“Look at that stupid house. Stupid tree. Stupid rock. Stupid concrete. Stupid people.” The voiceover continues like that in a low mumble as a 13-year-old black teen wheels his pink bike through the economically depressed Arkansas town that he calls home. “Everything stupid.”
A little movie about a little man with a huge hole in his heart, “Dayveon” gives its young title character (Devin Blackmon) plenty of reason to be frustrated with the world. His older brother, memorialized by the airbrushed portrait that hangs on Dayveon’s bedroom wall, was shot and killed in 2014, presumably as a result of some business involving the local sect of Bloods who hang out down the street. His name was Trevor, and a loaded handgun is the only thing he left behind. When he’s alone in the house, Dayveon dives into his shoebox of secret stuff and holds the weapon in his hands, unsure of what it might be able to do for him.
On its most basic level, you’ve seen this movie before. There have been any number of roughhewn indies about impressionable kids who are forced to choose between the pull of violence and a pinhole of light, but Amman Abbasi’s debut feature revitalizes a familiar coming-of-age story by telling it with a rare sense of truth.
Shot with raw specificity and a remarkable sense of place, “Dayveon” doesn’t cut through its clichés so much as it is reclaims them as the stuff of real life, its wide-eyed hero navigating an adolescence in which gang culture is made all the more appealing by its predictability. In addition to filling the fraternal void that Dayveon’s brother left in his wake, the Bloods also offer him some much-needed internal logic in the wake of his world being flipped upside down. Left by himself in the airy, dilapidated house that he shares with his soft-spoken older sister (Chasity Moore) and her mechanic boyfriend, Bryan (Dontrell Bright), Dayveon is completely at a loss; everything is empty and the whole world feels stupid.
The only other person in his life is Brayden (Kordell “KD” Johnson), a gawky kid who lives down the street and defaults to a smile despite the fact that he was recently shot in the leg by a Magnum .357. Both boys are “jumped in” to the Bloods, but the film’s best moments find them hanging out by themselves, skipping rocks by the sunset and otherwise passing the time with a vivid lack of purpose. Like everyone here, Johnson and Blackmon are so believable that the more erratically-lensed sequences could be confused for non-fiction — two standouts in a movie that’s entirely cast with first-time actors, their performances are nuanced and naturalistic in equal measure.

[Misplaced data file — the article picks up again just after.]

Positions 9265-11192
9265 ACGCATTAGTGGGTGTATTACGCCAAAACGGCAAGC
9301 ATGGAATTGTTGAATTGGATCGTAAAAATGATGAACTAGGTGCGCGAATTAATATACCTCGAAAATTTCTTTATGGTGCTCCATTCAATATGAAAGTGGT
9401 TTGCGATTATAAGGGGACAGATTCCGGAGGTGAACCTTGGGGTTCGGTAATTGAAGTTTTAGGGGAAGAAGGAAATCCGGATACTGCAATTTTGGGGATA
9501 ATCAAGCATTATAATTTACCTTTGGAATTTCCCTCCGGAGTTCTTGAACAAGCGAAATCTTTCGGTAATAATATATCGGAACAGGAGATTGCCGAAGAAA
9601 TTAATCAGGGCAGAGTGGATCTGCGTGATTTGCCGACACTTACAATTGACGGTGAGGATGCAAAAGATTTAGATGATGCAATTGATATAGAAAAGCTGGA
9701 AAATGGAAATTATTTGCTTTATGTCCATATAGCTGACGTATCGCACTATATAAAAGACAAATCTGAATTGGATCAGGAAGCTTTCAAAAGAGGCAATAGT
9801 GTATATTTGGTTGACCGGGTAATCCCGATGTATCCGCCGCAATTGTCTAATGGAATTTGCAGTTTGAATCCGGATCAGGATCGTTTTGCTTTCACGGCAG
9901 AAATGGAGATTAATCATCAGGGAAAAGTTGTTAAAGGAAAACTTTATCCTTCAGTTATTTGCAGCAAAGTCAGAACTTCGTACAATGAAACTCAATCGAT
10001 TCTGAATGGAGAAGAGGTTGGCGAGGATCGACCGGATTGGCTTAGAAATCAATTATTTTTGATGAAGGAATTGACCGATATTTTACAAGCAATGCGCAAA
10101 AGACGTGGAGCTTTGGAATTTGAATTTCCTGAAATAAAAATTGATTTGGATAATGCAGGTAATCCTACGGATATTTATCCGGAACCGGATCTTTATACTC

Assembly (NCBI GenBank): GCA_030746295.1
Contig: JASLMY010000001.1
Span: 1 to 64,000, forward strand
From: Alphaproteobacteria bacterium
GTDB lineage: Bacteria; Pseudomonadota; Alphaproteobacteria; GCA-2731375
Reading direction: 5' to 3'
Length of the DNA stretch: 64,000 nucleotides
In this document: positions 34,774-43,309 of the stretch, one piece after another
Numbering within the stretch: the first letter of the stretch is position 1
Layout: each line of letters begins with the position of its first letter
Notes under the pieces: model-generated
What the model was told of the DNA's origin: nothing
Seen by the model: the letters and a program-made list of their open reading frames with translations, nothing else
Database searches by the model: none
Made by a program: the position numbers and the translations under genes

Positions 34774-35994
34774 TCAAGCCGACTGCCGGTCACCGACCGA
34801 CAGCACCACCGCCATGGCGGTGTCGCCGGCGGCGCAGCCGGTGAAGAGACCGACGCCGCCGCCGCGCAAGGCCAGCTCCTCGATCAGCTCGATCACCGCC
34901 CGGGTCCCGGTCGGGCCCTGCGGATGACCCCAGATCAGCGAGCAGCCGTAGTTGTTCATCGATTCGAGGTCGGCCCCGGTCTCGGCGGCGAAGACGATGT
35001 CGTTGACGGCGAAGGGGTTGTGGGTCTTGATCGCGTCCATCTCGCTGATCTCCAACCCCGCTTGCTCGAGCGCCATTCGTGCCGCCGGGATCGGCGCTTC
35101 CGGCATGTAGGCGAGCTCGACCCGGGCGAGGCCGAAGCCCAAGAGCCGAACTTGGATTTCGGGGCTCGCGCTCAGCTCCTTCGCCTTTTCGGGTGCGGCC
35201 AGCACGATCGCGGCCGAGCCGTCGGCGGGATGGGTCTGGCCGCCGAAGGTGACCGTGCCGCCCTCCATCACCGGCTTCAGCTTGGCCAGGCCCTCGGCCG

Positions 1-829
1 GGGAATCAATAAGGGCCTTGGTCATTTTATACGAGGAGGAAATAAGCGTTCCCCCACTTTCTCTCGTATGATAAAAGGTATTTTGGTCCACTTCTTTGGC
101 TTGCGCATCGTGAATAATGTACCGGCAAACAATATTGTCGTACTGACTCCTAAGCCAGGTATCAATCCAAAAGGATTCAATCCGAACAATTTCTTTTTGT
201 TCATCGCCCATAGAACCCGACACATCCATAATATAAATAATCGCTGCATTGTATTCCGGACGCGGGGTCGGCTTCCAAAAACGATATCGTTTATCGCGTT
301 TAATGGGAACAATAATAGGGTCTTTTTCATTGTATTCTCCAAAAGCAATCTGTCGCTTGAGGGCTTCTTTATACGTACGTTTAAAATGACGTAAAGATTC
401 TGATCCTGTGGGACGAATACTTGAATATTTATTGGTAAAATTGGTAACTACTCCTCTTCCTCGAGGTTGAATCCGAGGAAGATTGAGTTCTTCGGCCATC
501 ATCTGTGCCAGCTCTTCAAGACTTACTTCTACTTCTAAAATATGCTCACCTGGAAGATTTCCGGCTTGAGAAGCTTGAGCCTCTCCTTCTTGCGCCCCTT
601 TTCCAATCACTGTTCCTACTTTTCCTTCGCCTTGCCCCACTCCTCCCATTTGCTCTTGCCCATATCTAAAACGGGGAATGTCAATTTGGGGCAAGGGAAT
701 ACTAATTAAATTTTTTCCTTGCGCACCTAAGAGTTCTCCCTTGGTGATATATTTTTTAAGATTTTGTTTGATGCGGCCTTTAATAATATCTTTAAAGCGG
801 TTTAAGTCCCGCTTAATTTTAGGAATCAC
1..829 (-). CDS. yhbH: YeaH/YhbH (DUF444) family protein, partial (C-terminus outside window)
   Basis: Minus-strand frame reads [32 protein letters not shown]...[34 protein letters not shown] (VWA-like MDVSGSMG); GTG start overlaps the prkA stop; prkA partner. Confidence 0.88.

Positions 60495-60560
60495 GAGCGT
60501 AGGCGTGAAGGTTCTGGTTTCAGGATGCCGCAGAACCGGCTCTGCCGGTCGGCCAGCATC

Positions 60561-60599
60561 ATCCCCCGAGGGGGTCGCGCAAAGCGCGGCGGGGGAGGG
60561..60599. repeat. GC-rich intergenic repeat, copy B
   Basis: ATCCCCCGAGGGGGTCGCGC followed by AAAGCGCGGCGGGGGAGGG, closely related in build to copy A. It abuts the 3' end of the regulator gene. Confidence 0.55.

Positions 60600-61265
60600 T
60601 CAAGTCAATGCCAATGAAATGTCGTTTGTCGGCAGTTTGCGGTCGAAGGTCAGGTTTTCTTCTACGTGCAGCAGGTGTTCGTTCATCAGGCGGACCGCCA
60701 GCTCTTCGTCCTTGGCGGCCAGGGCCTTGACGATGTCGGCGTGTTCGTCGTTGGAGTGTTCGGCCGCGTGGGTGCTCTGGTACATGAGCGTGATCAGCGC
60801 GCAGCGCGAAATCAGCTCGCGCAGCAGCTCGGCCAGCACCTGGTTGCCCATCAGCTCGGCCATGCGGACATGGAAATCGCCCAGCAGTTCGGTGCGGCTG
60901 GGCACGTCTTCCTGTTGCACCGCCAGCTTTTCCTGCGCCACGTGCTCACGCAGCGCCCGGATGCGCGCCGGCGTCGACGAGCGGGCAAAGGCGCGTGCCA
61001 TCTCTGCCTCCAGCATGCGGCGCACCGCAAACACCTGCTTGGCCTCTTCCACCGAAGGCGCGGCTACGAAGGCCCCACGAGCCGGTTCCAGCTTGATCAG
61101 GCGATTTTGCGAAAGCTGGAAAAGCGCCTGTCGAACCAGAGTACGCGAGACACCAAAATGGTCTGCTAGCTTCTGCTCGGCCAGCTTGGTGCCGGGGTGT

Co-written by Abbasi and Steven Reneau, the sketched out script cycles between scenes of Dayveon hanging out with Bryan, Braydon, and the Bloods as though he were auditioning all the men in his town to be his new brother, or trying to figure out what brotherhood even means. “I’m trying to show your motherfucking ass some love,” one of the gang members tells Dayveon after beating him senseless as part of his initiation into their group.
If the film is too small and self-contained to resonate beyond its brief running time, the love that Dayveon is looking for is sufficiently immense to fill an epic. And, in one of the movie’s most refreshing touches, the kid actually finds it. Or some. It’s all around him.
His sister is sweet, and Bryan has a mess of strength to offer. The Bloods aren’t evil, they’re just trying to get by. It’s not that no one cares about Dayveon, but rather that it’s hard for Dayveon to care about anyone in return. This dynamic is mirrored in the film’s aesthetic, which juxtaposes the limitations of Dayveon’s emotional and financial reality with the endless periwinkle glow of the Arkansas skylines (the film veers closer to beautification than it does poverty porn, the Bloods’ red colors popping against the rural greenery, but it never risks falling prey to either). The world stretches away from him in every direction, but his entire life is confined to the length of a few dirt roads, and squeezed in by the screen itself.
Shot in a boxy 4:3 aspect-ratio and buzzing with understated insect metaphors, “Dayveon” is as indebted to the rough poetic humanism of Andrea Arnold as it is to the rural dreaminess of executive producer David Gordon Green (specifically “George Washington”). But even when Abbasi is overwhelmed by his influences, and even when his story begins to trace a very recognizable trajectory during its abruptly plot-driven final act, Dayveon still feels like his own person. When the movie ends, he’s still in the process of becoming, and with a long way to go, but it’s quietly moving to watch him find something he can hold on to between all the stupid that surrounds us.
“Dayveon” premiered in the NEXT section of the 2017 Sundance Film Festival. It is currently seeking U.S. distribution.